The IPCC is predicting 3C to 4C of warming based on our current trajectory. With these changes, the Earth will not look like the one we recognise today, but rather like the planet of 50million years ago. Then there was no ice, temperatures were inhospitable and sea levels much higher — differences that would totally destabilise ecosystems and society.
As climate change continues, human-induced effects are amplified by earth processes, such as methane from melting permafrost and reduced reflection of light back in to space as polar ice sheets shrink. These processes will make global heating worse and are sometimes called tipping points, as they can lead to runaway climate change where the human effects are no longer the main drivers — and they are impossible to halt.
Since human climate change was first predicted by Swedish physicist Arrhenius in 1896, thousands of scientists, working for decades in dozens of countries and disciplines, have come to a consensus that climate change is real and the effects catastrophic. There is no scientific debate to be had.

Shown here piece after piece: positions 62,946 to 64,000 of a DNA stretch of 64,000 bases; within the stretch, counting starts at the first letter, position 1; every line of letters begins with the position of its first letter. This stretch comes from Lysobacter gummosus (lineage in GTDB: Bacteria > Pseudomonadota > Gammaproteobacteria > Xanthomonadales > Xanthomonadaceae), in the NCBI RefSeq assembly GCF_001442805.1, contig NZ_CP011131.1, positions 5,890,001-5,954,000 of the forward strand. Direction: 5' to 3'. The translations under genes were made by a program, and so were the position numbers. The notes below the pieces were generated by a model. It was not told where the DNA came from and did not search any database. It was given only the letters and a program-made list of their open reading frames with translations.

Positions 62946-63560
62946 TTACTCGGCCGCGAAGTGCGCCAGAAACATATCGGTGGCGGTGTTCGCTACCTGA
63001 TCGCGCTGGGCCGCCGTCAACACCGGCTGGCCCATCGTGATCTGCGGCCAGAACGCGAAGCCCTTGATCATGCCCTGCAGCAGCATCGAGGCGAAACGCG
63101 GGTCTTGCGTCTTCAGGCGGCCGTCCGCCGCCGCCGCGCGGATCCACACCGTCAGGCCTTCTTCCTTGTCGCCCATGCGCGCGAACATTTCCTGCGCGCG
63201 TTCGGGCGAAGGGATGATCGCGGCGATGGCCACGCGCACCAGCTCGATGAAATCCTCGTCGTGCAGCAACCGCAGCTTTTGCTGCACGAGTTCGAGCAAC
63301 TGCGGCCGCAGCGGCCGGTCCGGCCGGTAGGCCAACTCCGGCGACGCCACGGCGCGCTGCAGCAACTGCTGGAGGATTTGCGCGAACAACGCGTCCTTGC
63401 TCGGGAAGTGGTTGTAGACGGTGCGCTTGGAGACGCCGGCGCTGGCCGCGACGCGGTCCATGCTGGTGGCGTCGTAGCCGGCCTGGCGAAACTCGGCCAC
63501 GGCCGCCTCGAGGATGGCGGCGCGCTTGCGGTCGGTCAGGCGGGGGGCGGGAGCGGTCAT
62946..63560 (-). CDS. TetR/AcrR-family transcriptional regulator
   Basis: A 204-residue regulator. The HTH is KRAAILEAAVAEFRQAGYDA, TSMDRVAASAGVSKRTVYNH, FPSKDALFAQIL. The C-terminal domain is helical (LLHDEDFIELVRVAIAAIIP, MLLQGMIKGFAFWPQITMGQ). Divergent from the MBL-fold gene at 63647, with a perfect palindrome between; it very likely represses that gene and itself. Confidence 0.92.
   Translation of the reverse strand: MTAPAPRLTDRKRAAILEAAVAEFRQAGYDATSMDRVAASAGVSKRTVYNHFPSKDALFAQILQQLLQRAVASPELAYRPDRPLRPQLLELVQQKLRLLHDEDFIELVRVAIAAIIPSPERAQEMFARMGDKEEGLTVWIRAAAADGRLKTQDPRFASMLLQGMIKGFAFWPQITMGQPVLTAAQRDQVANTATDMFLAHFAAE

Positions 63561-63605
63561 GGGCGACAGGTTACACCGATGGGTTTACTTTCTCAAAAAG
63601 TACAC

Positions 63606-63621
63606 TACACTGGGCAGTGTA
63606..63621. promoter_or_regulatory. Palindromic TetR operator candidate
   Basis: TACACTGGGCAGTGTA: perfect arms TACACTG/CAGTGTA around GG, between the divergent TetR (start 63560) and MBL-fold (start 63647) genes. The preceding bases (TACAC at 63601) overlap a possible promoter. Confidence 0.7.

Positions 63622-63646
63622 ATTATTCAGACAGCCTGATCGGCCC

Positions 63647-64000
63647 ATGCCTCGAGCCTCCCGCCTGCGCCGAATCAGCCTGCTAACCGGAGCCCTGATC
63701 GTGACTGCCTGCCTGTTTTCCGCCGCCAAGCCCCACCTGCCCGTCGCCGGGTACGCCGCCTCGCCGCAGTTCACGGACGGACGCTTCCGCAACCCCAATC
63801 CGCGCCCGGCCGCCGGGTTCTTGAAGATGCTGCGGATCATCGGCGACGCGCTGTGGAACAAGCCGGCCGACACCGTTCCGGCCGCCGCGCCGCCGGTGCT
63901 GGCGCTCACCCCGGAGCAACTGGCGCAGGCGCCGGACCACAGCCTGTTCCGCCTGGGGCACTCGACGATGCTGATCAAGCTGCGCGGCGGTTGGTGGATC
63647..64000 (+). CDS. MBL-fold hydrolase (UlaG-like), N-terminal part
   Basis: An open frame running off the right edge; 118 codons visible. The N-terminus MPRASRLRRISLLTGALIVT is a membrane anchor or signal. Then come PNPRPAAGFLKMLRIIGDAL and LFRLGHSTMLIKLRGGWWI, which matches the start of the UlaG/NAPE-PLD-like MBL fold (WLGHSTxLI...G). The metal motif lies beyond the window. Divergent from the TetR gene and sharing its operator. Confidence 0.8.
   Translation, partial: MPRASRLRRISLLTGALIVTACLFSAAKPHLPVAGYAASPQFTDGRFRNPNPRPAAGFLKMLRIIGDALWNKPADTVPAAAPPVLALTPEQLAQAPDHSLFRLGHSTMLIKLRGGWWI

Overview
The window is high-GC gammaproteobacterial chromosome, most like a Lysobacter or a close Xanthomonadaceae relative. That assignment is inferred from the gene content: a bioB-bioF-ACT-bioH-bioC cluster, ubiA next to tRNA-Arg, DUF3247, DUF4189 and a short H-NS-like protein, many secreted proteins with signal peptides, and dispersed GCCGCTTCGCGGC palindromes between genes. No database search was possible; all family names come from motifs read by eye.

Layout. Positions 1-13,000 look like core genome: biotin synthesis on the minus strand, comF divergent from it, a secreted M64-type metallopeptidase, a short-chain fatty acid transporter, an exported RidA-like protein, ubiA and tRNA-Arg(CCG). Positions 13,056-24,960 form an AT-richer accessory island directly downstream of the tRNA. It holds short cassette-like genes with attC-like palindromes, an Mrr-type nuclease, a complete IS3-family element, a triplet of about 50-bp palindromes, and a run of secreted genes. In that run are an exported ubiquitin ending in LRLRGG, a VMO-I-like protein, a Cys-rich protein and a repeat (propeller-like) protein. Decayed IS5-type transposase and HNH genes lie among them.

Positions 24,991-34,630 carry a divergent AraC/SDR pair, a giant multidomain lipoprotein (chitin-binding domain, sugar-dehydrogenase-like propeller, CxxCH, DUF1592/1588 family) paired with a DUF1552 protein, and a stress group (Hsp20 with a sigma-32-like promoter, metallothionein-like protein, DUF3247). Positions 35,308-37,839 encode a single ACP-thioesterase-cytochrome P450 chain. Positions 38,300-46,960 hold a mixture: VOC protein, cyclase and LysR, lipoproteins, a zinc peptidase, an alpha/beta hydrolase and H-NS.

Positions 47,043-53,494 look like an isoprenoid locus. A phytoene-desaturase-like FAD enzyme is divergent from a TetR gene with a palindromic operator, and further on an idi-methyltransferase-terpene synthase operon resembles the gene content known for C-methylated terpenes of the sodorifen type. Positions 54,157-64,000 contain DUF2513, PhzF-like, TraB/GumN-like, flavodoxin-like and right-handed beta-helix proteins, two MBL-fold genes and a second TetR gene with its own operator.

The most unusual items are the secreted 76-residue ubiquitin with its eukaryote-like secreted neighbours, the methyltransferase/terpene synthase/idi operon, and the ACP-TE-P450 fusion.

The Government is complacent about the UK’s emission reductions, while failing to meet its own targets.
I also ask that Government, businesses and public bodies start taking transformative action now to reduce carbon dioxide emissions to zero
Given the situation, I feel the Extinction Rebellion is our last best shot at getting governments to listen and start telling the truth.
Once the truth is being told I believe that YOU will be urging the Government to act fast and vote accordingly.
My involvement in the rebellion and my arrest are my heartfelt attempt to do whatever I can to help prevent the worst effects of climate change and the social, environmental and financial costs it will cause.
I am sorry for the disruption caused to local businesses and commuters.